Volunteer Summer 2013

Summer 2013

Amy LeBlanc in the Exhibition Hall at the Common Ground Country Fair. English photo.

By Hannah Kreitzer

Amy LeBlanc knows a thing or two about roots. She describes her parents as Common Ground Country Fairgoers “pretty much from the get-go,” and has herself become an integral part of the Fairgoing experience. LeBlanc has worked as a co-coordinator in the Fair Exhibition Hall for about 15 years, the last seven of which have found her in a leading role.

It was in that very Exhibition Hall that LeBlanc’s abiding fascination with what she calls the “tremendous iceberg” of tomato variety took hold. A quest to investigate a particular tomato from the local health food store led her to Hall veteran Martha Gottlieb, who introduced LeBlanc to the Seed Savers Exchange and the “entire universe” of tomato diversity.

What began as LeBlanc’s home cultivation project soon blossomed to a seedling pre-order business called Tomato Lovers Paradise. Throughout almost 20 years of business, LeBlanc has “probably grown 1,000 varieties,” including heritage rarities such as the ‘Gaccetta Paste’, which was brought to Maine by an Italian family in 1913, and old favorites such as the ‘Hogheart’ – the very tomato that sparked LeBlanc’s plunge into seedling cultivation (and still a best seller).

In addtion to her seedling business, LeBlanc produces a wide range of value-added products, including jams, jellies, herb blends, dressings, spice rubs and condiments, at Whitehill Farm in East Wilton. She sells these goods at the Sandy River Farmer’s Market, the Farmington Indoor Farmers’ Market, and online at the Western Maine Market (https://harvesttomarket.com/farmers-market/Western-Maine-Market). Her Whitehill farm is certified organic by MOFGA Certification Services LLC.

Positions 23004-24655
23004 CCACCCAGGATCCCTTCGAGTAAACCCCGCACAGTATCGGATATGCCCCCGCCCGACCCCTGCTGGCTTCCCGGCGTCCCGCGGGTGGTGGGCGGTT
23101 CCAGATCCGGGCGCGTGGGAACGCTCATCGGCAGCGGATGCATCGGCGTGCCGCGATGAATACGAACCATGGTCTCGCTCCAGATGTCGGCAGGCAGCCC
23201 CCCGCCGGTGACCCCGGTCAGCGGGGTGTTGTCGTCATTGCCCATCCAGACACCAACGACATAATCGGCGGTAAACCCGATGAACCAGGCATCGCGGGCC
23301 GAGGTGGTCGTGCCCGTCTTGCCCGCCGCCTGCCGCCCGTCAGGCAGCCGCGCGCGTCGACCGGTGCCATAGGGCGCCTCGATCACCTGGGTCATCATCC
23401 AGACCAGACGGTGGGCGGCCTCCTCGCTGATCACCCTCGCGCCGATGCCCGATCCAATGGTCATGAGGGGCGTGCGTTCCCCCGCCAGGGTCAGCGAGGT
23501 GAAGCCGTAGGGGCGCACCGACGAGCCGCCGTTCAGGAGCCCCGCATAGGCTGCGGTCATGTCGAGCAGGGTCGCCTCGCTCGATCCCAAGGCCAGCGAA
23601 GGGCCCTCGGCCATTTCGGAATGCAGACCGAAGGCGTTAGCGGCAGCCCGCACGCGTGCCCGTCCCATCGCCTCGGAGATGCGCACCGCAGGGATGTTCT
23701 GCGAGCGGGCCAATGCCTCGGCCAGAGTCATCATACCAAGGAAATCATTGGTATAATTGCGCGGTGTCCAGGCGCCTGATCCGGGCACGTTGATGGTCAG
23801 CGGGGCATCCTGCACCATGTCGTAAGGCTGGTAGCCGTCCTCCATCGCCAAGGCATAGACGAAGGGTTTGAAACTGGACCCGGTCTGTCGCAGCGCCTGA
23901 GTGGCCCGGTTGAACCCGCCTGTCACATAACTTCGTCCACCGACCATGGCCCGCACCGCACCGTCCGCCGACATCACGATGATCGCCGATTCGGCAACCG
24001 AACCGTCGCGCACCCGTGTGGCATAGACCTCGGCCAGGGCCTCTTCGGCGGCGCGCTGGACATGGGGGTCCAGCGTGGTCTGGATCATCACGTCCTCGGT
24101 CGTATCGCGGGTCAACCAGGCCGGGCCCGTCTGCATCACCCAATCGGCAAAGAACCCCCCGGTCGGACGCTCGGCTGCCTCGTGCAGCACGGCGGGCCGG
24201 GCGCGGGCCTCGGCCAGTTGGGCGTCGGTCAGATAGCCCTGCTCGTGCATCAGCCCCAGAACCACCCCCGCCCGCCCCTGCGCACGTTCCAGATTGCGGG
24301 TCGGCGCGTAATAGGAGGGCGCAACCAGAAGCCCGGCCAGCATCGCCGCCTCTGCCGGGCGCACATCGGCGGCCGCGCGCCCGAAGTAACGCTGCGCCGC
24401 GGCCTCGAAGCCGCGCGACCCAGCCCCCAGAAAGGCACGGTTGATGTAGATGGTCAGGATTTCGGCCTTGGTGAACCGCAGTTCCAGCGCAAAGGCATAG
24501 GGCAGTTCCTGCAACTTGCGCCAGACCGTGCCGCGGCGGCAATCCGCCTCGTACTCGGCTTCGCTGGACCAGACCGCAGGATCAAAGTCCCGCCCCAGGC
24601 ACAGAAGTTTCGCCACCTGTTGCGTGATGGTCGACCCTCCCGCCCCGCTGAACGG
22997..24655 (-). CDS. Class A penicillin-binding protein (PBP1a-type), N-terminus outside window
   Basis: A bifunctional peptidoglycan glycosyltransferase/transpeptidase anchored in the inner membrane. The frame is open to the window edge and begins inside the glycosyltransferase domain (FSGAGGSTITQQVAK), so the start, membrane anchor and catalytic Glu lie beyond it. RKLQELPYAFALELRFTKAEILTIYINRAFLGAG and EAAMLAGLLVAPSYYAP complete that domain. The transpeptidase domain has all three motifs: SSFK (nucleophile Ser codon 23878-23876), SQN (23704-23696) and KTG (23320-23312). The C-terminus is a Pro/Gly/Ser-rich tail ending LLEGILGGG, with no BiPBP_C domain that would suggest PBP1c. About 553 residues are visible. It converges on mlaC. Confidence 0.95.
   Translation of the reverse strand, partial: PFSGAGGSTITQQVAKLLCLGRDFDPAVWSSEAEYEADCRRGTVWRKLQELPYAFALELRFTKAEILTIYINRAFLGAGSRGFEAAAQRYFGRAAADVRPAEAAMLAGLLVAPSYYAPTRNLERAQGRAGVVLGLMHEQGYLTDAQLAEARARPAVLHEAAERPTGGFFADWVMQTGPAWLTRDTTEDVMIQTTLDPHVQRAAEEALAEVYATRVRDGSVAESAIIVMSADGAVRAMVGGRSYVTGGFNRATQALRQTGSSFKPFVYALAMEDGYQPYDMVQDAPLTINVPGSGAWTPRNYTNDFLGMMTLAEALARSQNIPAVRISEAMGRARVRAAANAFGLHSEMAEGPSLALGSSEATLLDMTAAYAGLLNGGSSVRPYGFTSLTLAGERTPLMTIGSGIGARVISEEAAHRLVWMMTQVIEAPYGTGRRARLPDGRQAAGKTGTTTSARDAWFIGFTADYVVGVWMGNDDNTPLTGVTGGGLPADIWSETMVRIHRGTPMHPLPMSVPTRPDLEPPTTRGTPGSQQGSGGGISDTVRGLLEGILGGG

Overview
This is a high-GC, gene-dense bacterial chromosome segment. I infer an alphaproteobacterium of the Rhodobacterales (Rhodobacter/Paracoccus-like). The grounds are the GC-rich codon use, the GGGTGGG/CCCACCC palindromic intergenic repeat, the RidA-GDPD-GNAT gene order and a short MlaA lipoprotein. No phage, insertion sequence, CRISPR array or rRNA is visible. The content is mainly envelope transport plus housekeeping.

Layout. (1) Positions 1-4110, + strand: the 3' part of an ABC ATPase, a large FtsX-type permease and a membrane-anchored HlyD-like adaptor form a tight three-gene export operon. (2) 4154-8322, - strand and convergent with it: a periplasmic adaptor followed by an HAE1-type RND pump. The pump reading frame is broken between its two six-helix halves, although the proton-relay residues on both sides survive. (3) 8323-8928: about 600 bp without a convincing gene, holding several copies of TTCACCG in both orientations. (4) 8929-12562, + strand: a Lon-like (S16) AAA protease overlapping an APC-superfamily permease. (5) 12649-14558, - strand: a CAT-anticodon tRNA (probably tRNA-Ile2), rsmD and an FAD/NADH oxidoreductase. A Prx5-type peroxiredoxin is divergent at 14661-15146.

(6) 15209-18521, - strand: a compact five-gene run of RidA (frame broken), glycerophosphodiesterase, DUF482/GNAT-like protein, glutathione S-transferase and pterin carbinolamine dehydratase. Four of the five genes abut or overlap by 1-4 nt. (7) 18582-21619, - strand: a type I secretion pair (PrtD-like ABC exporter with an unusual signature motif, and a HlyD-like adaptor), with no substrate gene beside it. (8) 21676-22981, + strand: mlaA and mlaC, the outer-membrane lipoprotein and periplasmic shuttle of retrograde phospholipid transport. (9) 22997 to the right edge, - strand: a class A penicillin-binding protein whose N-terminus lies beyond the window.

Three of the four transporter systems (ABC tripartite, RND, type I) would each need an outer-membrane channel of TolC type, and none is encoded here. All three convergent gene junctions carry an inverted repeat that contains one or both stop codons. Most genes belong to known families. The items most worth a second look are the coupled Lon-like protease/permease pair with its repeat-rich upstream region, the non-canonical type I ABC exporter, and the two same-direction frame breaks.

LeBlanc calls MOFGA “a national landmark,” and speaks passionately about the value of supporting its work. “My personal concerns are food and food security,” she explains. “I have international involvement with organic as well as just here in our own backyard, and MOFGA is respected worldwide.”

In addition to her businesses and volunteer work, LeBlanc is an accomplished cellist and music teacher. How does she balance life as a musician, small business owner and international food security advocate?

“Once in a while I have to grease up my magic carpet,” LeBlanc admits, but is quick to add that all in all, “it balances out.”

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